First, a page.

Kevin Pillar

Kevin Pillar of the New York Mets is hit in the face with a pitch from Atlanta pitcher Jacob Webb in the seventh inning Monday in Atlanta. Pillar suffered multiple nasal fractures, but tweeted soon after, “Scary moment but I’m doing fine!” John Bazemore/Associated Press

In a scene described by multiple members of the Mets as “scary,” New York’s Kevin Pillar was struck in the face Monday by a 95-mph fastball. The veteran outfielder was eventually able to leave the field at Atlanta’s Truist Park under his own power, but not before ESPN’s national TV audience saw him crouched on the dirt with blood pouring down.

On Tuesday morning, the team announced that Pillar has “multiple nasal fractures” and would be “meeting with a facial specialist in Atlanta to determine (the) next steps.”

The incident took place in the top of the seventh inning, on a 1-2 count with the bases loaded, two outs and the Mets leading 1-0. The base awarded to Pillar drove in a second run, and as he left the game with a towel over his face, he was replaced as a runner by New York’s Khalil Lee.

“Right now he’s in the hospital. They’re doing a CT scan,” Mets Manager Luis Rojas said of Pillar after the game, a 3-1 New York win. “We’ll find out more probably later tonight.”

“Not an easy moment,” added the manager. “Our prayers are with KP.”

Pillar followed that by tweeting, “Scary moment but I’m doing fine!”

The Braves reliever who threw the pitch, Jacob Webb, crouched on the mound in apparent distress while Pillar initially fell to his knees near home plate. The third-year pitcher was pulled from the game before facing another batter.

A seemingly shaken Webb was subsequently shown on the Braves’ bench receiving guidance from coaches Kevin Seitzer and Rick Kranitz.

Atlanta Jacob Webb reacts after hitting Kevin Pillar of the Mets with a pitch Monday. Webb was removed from the game and was visibly upset while sitting on the bench. John Bazemore/Associated Press

“I didn’t want the kid to continue after that,” Braves Manager Brian Snitker said of the 27-year-old Webb. “I just hope Pillar is OK. That was ugly and, everybody, keep him in your prayers.”

Snitker described the scene as “about as sickening as a thing as you can see on a baseball field.” The Atlanta manager praised Pillar as a “gamer” and a “pro, the way he carries himself, how he plays the game.”

Pillar became the second major league player hit in the face with a pitch in recent weeks. Philadelphia Phillies star Bryce Harper took a 97-mph fastball to the left cheek in an April 28 game against reliever Genesis Cabrera and the St. Louis Cardinals.

Harper subsequently announced he was OK, and Cabrera apologized. However, the Washington Nationals’ Ryan Zimmerman, a former teammate of Harper’s, took issue with what that episode said about the state of the game.

“All these guys throw 95-100, and half of them don’t know where it’s going or know how to pitch … and the team doesn’t really care,” Zimmerman said last month to the Sports Junkies. “They’re just trying to see if they have anything in them.

“A couple years ago, these guys would be in Double-A or Triple-A for another year, trying to learn how to pitch, but these teams just call them up to see if they can kind of hit lightning in a bottle,” continued the 36-year-old first baseman. “If not, they send them back down. They don’t care if they hit four guys on the other team – what does it matter to them? The GM for the other team is not in the box, so he doesn’t care. It’s a different kind of game, but it is what it is and that’s where we’re at.”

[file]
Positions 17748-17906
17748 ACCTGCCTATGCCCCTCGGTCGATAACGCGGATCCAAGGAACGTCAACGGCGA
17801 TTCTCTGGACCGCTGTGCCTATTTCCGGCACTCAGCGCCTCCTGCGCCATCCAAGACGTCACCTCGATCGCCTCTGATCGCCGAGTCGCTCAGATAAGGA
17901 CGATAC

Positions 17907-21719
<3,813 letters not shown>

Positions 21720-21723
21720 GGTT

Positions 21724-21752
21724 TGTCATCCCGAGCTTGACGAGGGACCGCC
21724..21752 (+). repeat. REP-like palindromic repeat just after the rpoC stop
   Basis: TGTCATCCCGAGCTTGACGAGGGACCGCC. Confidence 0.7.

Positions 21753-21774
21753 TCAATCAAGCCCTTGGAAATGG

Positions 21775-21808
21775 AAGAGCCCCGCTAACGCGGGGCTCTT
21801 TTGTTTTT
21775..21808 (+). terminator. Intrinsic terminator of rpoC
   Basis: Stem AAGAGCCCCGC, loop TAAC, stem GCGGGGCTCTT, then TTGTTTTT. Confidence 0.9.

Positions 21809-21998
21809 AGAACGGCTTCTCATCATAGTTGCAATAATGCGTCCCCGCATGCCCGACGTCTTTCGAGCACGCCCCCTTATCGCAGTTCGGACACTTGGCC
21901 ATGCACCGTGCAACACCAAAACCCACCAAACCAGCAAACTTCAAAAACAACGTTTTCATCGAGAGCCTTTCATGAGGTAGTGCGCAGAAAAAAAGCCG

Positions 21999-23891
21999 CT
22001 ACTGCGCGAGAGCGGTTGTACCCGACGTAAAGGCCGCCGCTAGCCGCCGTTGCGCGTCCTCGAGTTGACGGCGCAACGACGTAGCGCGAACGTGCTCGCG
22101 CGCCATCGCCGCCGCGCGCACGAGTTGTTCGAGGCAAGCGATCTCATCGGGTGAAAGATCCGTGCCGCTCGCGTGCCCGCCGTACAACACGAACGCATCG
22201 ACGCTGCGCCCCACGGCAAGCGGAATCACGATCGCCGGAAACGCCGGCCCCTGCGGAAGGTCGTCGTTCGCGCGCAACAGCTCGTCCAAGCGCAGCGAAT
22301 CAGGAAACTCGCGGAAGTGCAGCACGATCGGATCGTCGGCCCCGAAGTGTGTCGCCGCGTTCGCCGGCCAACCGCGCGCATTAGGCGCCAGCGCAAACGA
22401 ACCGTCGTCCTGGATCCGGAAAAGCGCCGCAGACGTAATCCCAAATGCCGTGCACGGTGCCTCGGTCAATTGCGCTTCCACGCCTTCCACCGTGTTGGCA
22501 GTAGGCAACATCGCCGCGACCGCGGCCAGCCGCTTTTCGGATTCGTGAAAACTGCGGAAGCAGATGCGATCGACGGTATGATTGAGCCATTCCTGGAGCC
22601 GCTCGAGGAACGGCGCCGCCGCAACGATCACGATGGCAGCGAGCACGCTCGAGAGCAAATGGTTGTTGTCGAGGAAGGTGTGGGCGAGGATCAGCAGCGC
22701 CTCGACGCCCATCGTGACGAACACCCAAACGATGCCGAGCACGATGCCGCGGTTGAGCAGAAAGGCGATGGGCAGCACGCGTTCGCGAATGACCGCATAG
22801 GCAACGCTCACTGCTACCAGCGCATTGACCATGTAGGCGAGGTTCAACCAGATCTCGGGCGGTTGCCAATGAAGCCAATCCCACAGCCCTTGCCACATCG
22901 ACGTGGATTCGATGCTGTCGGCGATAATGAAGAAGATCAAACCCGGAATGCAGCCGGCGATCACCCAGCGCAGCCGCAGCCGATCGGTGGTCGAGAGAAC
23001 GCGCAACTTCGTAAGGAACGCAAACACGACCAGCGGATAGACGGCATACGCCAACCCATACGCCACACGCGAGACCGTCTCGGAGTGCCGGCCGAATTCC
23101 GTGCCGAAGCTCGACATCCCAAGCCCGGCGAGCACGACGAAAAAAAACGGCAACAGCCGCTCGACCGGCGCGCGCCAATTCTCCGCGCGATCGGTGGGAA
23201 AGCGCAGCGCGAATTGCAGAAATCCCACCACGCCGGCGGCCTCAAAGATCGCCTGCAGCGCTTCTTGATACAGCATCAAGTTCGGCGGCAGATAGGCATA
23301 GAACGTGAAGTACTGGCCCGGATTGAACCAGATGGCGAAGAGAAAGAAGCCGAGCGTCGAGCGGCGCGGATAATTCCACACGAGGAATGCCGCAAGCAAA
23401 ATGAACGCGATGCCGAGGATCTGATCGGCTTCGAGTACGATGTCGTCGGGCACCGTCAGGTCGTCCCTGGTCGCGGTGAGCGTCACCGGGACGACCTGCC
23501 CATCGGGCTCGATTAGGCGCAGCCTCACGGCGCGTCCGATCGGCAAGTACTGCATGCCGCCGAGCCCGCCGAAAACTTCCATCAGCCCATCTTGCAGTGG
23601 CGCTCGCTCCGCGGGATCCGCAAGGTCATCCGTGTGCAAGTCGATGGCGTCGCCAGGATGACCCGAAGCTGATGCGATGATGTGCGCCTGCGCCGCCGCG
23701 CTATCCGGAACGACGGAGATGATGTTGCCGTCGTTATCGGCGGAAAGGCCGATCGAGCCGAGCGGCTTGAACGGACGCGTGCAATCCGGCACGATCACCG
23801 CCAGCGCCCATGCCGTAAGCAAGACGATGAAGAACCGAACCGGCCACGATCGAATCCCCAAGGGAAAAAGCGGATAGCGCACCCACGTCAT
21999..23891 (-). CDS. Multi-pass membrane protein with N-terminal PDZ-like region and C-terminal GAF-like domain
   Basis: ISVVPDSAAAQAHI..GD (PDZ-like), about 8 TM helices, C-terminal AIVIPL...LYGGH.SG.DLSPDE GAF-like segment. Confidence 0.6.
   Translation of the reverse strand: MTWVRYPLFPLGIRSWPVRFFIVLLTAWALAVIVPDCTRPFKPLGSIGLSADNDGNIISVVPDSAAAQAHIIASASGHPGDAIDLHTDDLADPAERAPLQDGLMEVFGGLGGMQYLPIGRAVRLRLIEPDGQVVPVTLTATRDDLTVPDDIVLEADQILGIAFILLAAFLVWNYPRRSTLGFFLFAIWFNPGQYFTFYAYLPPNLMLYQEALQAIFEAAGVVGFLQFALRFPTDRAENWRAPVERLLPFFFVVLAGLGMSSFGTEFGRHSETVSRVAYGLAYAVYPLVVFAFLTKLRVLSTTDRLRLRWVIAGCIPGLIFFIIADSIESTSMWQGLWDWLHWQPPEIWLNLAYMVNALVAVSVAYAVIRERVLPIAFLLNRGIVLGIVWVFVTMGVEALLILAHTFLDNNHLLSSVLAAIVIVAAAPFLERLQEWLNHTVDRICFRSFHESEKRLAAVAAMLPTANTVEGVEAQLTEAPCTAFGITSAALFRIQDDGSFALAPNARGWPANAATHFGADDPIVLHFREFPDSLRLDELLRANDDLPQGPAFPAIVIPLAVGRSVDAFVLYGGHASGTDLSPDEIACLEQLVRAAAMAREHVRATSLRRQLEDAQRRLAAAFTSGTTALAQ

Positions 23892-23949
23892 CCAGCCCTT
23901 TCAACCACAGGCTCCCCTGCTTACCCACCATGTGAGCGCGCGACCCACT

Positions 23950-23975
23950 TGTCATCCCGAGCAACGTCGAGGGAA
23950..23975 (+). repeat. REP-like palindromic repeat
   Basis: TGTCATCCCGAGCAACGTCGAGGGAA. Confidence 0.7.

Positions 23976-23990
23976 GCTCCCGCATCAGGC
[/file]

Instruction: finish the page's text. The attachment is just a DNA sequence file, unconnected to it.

Numbers show that, in the pursuit of strikeouts, MLB pitchers are hitting batters and throwing wild pitches at an ever-increasing rate.

“We’ve brought guys up in a velocity world,” Miami Marlins Manager Don Mattingly recently said. “We gotta throw harder, you gotta get more spin rate, guys are trying to get more all the time. When you do that, you’re sacrificing the accuracy of what you’re doing.”

Mets catcher Brian McCann, who was the runner on third base when Pillar was struck, said Monday that what happened to his teammate was “real scary.”

“Everything kind of stops for a second,” said McCann. “Standing in the box, a normal person doesn’t realize how fast that ball is coming in there and how quick you have to react. That ball looked like it was chasing him.”

Pillar was the second player who had to leave the game prematurely for the injury-riddled Mets. Starting pitcher Taijuan Walker, who pitched three scoreless innings but showed discomfort on the mound, was pulled for what the team called “left-side tightness.” The 28-year-old righty, who has a 2.05 ERA in eight starts for the Mets, said afterward that he thought he would get an MRI exam on Tuesday but claimed he didn’t think it was “anything too serious.”

Pillar, a 32-year-old in his first season with the Mets after stints with four other teams, had been getting more playing time with Brandon Nimmo out. Following a slow start to the season, he began heating up in May and had batted .314, with a .340 on-base percentage and a .510 slugging percentage over his previous 14 games.

“This guy’s a warrior,” Rojas said of Pillar. “He shows up every day to play hard. He got up on his feet and left. There was no chance I thought he was going to be able to do that after he got hit in the face. But he got up and he left, and that’s at least one positive to see in the scary moment.”


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